One expert says probably; Schools don’t want to comment on restrictive speech policies
Two public universities in the last year have suspended professors and placed gag orders forbidding them from communicating with students during their suspensions. The universities dodged questions from The College Fix on the matter. An expert in free speech rights, meanwhile, says the gag orders likely pass constitutional muster, at least in principle.
In September, The College Fix reported on the suspension of Professor Kollbe Ahn from the University of Central Florida. Ahn was temporarily dismissed after he produced a video with a student acting as his “anger translator.” The university said the video sparked “several verbal complaints.” That professor was barred from speaking to students during his suspension.
In an unrelated case, in April 2019, The Fix reported that Virginia Commonwealth University had suspended Professor Javier Tapia, while at the same time prohibiting his contact with students, after he called the university police on a professor he mistakenly believed was a student trespassing in a restricted area of the campus.
Ahn’s suspension appears to be ongoing. Tapia had sued Virginia Commonwealth University over the circumstances of his suspension; that suit was resolved earlier this year.
The two universities were unwilling to discuss the controversial gag order decisions. The schools either failed to answer queries regarding the suspensions or else declined comment. The Fix had sought to learn how often the school forbids suspended professors from speaking with students, and whether or not it had ever faced any legal challenges for that policy.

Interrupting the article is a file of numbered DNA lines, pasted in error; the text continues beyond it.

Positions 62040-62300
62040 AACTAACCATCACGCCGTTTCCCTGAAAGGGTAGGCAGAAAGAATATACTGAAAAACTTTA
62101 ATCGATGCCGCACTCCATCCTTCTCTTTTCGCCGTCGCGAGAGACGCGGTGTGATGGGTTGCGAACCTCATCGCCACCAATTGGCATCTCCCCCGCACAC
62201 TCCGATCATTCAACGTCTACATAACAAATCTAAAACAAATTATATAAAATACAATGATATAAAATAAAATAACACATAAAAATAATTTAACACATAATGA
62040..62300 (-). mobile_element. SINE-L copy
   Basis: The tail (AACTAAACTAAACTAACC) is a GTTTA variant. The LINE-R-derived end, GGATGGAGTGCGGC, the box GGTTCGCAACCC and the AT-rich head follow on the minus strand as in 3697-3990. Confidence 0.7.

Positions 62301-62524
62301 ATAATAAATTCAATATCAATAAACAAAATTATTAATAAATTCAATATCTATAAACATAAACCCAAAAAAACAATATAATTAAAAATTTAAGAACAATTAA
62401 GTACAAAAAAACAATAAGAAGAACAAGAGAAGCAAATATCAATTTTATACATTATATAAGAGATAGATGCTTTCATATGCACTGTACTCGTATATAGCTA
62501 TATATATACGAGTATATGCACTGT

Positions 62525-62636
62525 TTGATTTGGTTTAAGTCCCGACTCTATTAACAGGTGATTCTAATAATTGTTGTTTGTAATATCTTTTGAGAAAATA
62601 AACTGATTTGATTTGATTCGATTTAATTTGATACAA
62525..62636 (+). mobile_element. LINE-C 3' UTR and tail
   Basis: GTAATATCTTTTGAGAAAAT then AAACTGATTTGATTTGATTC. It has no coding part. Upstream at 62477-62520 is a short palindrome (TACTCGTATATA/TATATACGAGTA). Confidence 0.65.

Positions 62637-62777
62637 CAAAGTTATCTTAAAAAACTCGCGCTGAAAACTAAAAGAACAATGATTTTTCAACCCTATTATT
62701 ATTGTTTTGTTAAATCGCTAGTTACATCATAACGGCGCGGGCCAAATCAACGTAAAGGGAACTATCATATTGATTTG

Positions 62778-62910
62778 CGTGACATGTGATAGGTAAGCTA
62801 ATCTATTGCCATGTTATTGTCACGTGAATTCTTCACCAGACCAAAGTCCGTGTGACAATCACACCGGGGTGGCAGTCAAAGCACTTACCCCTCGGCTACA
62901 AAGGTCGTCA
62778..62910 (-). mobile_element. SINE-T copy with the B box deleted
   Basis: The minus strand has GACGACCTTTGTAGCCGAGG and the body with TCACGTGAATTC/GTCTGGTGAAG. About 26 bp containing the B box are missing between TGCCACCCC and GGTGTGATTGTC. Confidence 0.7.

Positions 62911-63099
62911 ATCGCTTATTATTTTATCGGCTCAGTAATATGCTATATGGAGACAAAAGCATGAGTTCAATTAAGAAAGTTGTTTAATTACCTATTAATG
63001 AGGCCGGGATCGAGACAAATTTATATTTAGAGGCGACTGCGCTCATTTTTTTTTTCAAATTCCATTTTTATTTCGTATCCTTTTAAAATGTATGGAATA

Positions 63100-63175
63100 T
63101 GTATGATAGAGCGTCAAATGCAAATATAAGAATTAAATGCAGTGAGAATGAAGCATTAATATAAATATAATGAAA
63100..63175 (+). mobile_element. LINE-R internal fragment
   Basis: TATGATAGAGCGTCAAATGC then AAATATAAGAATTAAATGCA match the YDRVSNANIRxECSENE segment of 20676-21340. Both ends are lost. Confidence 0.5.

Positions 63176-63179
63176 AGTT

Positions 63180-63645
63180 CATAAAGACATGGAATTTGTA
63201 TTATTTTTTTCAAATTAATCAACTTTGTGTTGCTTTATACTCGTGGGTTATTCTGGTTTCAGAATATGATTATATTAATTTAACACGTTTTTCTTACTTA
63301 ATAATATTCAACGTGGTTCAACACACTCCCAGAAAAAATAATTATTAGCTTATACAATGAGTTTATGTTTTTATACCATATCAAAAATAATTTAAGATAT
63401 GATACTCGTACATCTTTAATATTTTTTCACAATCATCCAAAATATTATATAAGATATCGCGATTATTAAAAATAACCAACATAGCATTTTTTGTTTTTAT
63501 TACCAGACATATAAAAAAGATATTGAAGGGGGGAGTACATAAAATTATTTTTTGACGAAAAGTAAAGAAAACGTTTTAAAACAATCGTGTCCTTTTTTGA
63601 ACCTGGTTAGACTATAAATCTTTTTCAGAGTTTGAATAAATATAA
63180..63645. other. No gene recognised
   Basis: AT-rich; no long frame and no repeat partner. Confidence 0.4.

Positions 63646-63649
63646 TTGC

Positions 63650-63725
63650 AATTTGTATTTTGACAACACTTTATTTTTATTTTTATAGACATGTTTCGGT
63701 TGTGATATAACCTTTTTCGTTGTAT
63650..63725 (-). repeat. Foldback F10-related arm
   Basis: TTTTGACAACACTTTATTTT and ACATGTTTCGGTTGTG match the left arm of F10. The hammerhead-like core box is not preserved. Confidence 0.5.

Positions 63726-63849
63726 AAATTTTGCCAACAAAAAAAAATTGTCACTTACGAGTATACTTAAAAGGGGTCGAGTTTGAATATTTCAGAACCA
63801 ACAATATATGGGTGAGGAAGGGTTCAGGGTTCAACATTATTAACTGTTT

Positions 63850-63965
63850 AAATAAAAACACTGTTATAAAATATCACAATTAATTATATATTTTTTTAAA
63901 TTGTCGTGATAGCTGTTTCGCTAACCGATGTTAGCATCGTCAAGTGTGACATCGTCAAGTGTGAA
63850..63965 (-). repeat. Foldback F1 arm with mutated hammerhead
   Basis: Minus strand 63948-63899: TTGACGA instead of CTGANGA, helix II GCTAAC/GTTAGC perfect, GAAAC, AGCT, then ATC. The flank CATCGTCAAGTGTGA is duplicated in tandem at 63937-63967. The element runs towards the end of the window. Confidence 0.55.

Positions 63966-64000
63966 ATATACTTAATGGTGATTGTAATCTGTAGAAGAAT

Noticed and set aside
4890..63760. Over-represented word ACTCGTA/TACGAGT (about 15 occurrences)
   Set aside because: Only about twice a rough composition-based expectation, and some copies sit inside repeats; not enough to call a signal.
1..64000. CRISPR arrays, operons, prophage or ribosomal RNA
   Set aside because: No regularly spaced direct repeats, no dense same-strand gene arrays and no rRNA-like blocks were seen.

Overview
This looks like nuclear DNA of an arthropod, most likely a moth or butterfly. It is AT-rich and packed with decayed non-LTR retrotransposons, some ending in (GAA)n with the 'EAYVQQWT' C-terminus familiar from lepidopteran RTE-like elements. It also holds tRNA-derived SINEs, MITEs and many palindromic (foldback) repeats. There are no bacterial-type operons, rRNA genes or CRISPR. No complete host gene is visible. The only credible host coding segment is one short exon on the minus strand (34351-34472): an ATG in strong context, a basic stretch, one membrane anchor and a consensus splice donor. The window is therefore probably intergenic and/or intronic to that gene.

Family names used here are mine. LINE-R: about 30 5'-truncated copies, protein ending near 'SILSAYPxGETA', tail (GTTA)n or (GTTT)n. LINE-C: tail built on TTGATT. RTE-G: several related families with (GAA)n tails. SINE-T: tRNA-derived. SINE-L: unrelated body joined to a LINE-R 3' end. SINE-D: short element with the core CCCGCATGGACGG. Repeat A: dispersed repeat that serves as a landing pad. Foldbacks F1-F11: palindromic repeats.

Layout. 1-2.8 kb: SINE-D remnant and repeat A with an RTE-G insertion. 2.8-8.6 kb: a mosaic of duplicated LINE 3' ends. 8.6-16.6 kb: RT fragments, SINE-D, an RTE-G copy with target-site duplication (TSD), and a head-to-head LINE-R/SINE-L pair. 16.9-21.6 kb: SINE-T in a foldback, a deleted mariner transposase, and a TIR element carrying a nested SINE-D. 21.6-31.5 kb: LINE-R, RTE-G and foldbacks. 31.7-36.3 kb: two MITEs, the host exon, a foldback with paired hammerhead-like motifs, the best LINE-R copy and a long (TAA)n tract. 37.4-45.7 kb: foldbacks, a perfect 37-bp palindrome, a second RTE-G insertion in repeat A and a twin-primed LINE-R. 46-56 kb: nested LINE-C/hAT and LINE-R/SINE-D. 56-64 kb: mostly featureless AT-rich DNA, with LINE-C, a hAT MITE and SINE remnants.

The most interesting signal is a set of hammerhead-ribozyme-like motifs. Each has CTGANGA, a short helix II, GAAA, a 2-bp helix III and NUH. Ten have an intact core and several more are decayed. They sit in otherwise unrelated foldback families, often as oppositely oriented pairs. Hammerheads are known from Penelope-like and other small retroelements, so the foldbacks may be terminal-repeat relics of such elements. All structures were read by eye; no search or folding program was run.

Michael Porter, a spokesman for Virginia Commonwealth University, told The Fix via email: “Professor Tapia’s lawsuit against VCU has been dismissed by mutual agreement. While he remains a tenured professor in the School of the Arts, he is not teaching classes this academic year…VCU anticipates that Professor Tapia will resume teaching duties at some point in the future, but that date has not yet been determined.”
“Beyond that, we are unable to provide any further information about confidential personnel matters.” Porter did not respond to a followup email that asked a series of questions about non-confidential university policy.
Reached for comment via email, Tyler Winik, a staffer in the University of Central Florida’s Office of the General Counsel, directed The Fix to the university’s public relations department. Nobody from that office responded to multiple emails.
School ‘probably has a free hand’ in speech regulation
Terry Pell, the president of the nonpartisan advocacy group Center for Individual Rights, said the schools in question likely have a “free hand” concerning these sorts of decisions. He told The Fix via email that these administrative penalties “[aren’t] a clear violation of the First Amendment except in the unusual circumstance where the restraint is so broad and irrational as to be unrelated to any legitimate institutional interest whatsoever.”
“A school can largely regulate what a teacher says in front of his class without having to contend with the First Amendment as part of its authority to decide what is taught and how it is taught. In a college setting, a school can regulate other teacher student interactions without implicating the First Amendment,” Pell said, adding: